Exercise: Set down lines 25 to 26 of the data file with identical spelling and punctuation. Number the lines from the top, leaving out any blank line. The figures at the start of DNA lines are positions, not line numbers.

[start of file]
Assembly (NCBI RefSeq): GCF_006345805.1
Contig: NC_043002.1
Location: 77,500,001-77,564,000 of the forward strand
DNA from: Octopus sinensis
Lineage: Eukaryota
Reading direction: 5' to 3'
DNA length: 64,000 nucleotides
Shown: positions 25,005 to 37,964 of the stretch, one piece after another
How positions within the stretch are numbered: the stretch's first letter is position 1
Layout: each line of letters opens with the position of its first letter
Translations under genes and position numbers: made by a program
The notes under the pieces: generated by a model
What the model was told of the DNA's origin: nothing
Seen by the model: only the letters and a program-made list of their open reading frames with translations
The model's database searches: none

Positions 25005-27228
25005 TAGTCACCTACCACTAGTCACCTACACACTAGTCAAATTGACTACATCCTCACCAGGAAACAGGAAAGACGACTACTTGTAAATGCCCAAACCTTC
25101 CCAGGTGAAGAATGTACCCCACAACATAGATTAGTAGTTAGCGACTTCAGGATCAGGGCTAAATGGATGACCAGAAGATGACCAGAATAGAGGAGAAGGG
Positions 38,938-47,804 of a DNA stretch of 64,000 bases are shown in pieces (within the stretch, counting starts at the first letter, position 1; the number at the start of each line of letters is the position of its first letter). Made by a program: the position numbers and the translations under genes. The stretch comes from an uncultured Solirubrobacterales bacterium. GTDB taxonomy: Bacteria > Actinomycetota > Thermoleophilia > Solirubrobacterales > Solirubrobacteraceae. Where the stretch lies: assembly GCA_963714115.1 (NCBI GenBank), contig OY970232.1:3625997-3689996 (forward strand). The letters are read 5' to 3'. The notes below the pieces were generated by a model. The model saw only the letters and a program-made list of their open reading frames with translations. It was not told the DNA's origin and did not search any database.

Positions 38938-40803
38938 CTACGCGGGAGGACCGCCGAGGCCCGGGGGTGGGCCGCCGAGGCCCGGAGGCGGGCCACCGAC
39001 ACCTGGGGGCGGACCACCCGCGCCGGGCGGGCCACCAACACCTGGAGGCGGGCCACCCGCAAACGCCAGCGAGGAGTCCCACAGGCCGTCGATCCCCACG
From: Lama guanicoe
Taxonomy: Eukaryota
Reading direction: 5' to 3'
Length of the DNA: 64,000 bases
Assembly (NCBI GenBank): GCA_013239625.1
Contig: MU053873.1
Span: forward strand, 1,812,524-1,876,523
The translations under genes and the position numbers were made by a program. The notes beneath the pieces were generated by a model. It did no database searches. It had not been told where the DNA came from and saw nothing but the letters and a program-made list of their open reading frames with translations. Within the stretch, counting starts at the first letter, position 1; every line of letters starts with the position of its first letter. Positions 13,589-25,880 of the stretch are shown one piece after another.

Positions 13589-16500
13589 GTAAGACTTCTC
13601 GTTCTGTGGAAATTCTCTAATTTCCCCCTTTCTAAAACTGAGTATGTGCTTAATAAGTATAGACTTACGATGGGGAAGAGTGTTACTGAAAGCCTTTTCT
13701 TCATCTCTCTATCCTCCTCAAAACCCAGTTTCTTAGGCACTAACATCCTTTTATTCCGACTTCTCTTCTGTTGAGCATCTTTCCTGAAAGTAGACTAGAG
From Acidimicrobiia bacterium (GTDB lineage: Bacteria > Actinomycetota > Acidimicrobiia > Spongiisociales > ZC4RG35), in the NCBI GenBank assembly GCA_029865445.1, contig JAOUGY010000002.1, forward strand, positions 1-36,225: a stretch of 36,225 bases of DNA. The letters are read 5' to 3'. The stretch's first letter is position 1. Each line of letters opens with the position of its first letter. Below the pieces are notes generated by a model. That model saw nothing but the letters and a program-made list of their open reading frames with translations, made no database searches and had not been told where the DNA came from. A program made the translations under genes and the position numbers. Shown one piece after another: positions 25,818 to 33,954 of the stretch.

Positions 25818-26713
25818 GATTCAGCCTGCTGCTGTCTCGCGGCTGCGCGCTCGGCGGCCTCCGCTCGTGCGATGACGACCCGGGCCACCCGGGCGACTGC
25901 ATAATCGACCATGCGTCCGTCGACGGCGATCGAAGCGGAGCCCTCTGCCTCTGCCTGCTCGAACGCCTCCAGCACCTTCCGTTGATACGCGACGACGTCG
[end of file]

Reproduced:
Reading direction: 5' to 3'
Length of the DNA: 64,000 bases